(CNN) -- Fires around a nuclear production facility in western Russia have been fully stabilized and a red alert on the situation has been dropped, the national emergency ministry said Wednesday.
The nuclear facility, located in the Chelyabinsk region -- specifically, in Snezhinsk -- has avoided any dangerous threat, the press office of the Russian Emergency Situations Ministry told CNN.
However, fears of fires spreading around the Chernobyl nuclear disaster site have not abated and experts are still warning that flames in those rareas could mix toxic elements with winds and ash.
In total, 612 wildfires are currently burning over 92,703 hectares (229,074 acres), with 56 of them considered to be large-scale fires covering 58,765 hectares (145,212 acres), including 31 peat-bog fires.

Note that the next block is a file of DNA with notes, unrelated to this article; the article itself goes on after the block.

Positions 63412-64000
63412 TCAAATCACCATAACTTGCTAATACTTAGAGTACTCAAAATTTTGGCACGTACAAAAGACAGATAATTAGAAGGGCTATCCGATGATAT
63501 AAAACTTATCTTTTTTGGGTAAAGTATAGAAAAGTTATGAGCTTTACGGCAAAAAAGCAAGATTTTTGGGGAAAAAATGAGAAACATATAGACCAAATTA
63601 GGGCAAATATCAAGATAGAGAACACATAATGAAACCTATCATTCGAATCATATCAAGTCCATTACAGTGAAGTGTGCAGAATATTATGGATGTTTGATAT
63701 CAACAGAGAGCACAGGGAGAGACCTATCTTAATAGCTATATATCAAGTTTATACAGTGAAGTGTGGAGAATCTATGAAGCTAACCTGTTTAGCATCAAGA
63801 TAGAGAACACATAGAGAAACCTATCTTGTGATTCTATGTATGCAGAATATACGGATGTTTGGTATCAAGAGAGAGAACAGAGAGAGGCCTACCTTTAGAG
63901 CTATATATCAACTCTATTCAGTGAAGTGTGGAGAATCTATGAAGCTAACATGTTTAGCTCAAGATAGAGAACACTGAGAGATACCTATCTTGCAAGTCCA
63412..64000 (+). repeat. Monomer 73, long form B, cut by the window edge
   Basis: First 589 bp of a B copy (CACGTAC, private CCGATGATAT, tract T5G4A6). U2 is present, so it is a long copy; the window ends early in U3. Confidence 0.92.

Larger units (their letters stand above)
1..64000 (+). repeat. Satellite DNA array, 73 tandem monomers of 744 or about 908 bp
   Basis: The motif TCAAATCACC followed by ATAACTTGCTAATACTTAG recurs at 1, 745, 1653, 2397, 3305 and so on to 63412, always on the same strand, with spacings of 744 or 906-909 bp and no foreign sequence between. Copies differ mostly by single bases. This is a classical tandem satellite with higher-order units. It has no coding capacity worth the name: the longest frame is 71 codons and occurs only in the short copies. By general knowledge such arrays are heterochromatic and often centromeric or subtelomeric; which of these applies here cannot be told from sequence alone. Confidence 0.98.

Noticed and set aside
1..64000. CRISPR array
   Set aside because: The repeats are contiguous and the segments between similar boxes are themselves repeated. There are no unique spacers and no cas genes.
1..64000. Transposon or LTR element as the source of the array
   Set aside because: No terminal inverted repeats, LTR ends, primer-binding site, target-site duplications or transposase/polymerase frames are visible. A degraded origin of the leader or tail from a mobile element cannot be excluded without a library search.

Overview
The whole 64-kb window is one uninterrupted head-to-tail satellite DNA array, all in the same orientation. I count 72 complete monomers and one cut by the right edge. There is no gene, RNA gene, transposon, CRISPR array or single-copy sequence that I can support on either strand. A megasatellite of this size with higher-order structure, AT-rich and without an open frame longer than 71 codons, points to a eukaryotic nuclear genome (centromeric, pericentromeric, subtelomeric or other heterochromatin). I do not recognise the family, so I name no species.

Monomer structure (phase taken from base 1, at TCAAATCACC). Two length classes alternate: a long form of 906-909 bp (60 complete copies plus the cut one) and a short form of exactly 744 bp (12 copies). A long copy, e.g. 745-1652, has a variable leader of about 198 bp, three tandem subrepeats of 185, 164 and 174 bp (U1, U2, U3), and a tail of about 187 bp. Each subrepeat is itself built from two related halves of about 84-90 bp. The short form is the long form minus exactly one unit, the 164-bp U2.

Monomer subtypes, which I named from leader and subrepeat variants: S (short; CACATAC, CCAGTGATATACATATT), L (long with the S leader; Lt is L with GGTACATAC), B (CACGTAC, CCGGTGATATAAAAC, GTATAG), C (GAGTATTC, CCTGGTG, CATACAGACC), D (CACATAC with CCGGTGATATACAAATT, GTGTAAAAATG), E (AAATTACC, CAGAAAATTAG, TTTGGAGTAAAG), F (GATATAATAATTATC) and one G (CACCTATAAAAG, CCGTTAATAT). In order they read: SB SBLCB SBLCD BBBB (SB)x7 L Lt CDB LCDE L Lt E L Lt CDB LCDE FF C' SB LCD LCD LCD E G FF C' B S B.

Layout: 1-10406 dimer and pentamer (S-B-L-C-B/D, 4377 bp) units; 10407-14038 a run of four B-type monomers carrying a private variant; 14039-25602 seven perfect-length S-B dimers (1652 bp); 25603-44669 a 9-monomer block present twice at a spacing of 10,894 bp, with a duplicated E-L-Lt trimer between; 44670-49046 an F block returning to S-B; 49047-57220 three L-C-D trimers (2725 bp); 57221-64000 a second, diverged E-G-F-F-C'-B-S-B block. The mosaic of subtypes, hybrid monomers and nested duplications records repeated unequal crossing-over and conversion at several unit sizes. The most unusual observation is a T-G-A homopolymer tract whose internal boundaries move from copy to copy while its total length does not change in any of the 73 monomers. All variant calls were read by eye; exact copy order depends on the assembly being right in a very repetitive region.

According to the ministry, the number of fires and the area they cover has decreased in the past 24 hours, and no new deaths have been reported.
Fires continue in the Moscow, Ryazan and Nizhny Novgorod regions. The ministry said it plans to reinforce its efforts Wednesday to put down the blazes in those regions.
Winds have blown smog away from central Moscow, but smoke from the forest fires is likely to return to the city soon, the director of the HydroMet Center weather-monitoring agency, Roman Vilfand, said in an interview with state radio Wednesday.
"Smoke will return after windless weather sets in," Vilfand explained. "A light wind is mixing air masses, pushing the smoke upwards and bringing relief to the city. But the situation has not become any better where fires are burning."
"Forest fires have not disappeared and smoke will fill Moscow, which is in a high pressure zone now," he added.
The weather forecast, published on the agency's website, said "abnormal heat which is seven to 11 degrees higher than the climatic norm" will resume in most regions of Central Russia at least until August 15, reaching up to 40 degrees Celsius (104 degrees Fahrenheit) during the day.
CNN's Maxim Tkachenko contributed to this report